Followingthe incidence at the Scotlandhospital where an anesthetized patient fell from the operating table,various strategies to prevent such human errors were implemented. Oneof the strategies was education and creation of awareness amonghealthcare employees on all the rule and regulations to preventpatient falls. According toRowe (2013), many healthcare organizations overlook the importance oftraining band educating their employees on why and how to preventpatient falls. Identification of the patient with high risks offalling is not a valid strategy when used solely. According toQuigley and White, high-reliability healthcare organizations combinea variety of strategies to address patient falls efficiently.

Strategiesfor assessing and reducing risks related to patient falls

Accordingto Oliver et al. (2004), one of the tools that have proved to beuseful in measuring risks associated with patient falls is known asFalls Risk Assessment Tool (FRAT). FRAT was invented back in 1999comprises three sections. The first section helps a patient to knowthe fall status risk. This part acts as a screen through whichpatients and healthcare givers can categorize the patients in termsof fall hazards. The second part is a checklist that explains thevarious factors that can contribute to patient falls. The lastsection is the action plan, describing the strategies andinterventions that can be used to prevent patient falls.

Accordingto Sahota et al. (2014), apart from bed and bedside chair pressuresensors, there are a number of other approaches that can beimplemented to reduce the risks of patients’ falls in hospitalsettings. People who are recognized by FRAT to have a high likelihoodof falling, healthcare organizations can provide safety companions tomonitor their movements. Patient need movements away from their bedsto maintain their strength and avoid complications of bed rest.Therefore, it is important for hospitals to ensure the patients withhigh risks of fall are continuously given support to prevent falls.Nurses, physicians, and other healthcare givers should be regularlytrained in the skills and knowledge on patient fall prevention (Rowe,2013 Meyer,Denham &amp Battles, 2010).The hospital staff should also be sensitized to the need to complywith the set rule of conduct in relations to patient fall prevention.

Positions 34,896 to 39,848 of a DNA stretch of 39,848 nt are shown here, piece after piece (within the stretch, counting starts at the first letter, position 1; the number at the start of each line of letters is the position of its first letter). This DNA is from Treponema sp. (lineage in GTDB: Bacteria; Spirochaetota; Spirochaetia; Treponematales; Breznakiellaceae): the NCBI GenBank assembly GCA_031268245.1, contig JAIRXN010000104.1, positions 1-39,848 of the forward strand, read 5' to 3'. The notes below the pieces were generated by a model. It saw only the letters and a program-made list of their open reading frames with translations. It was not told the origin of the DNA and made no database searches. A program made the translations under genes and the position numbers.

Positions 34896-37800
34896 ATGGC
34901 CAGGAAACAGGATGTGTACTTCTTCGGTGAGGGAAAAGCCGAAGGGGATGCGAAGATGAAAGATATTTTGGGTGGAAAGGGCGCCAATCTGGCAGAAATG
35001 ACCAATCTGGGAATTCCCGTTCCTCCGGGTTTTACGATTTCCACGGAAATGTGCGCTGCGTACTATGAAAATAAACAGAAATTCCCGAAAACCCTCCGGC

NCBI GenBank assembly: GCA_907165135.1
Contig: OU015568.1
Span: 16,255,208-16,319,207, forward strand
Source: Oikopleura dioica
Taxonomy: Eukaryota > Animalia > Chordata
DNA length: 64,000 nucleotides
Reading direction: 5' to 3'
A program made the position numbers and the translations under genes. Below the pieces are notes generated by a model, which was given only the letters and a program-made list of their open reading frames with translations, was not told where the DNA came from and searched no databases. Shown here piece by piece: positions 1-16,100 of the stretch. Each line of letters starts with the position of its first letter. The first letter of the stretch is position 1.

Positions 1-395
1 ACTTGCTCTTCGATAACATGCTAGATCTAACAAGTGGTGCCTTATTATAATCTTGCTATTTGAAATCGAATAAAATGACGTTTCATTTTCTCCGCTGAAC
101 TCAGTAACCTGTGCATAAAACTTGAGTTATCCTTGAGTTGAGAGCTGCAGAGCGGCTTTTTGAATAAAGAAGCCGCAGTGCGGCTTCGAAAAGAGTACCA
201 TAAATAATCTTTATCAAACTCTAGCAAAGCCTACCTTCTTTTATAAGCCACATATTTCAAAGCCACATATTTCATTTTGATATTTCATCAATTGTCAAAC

Involvingpatients and patients’ families in addressing the issue of patientfalls

Patientsafety risks surrounding patient fall can be addressed effectively ifthe patients and their family members are involved in theintervention initiatives (Miake-Lyeet al., 2013). The Patient Fall Prevention training should includepatients and their families, to enhance their knowledge and skills onhow to prevent falls. It is important for Patient Fall Preventionstrategies to consider patient`s point of view on how best thepatient safety issue can be addressed. Organizations can complementintervention strategies with fun activities such as online games,which involve the patients and their families, with an aim ofenhancing their awareness and knowledge on how to avoid unnecessaryfalls(Quigley&amp White, 2013). Preventionof patient falls is not only needed in hospital settings but also inout-of-hospital settings. Therefore, it is important to includepatients and families in prevention fall training to equip them withthe skills needed to prevent falls when they get discharged fromhospitals.


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Sahota,O., Drummond, A., Kendrick, D., Grainge, M. J., Vass, C., Sach, T.,… &amp Avis, M. (2014). REFINE (REducing Falls in In-patieNtElderly) using bed and bedside chair pressure sensors linked toradio-pagers in acute hospital care: a randomised controlledtrial.&nbspAgeand ageing,&nbsp43(2),247-253.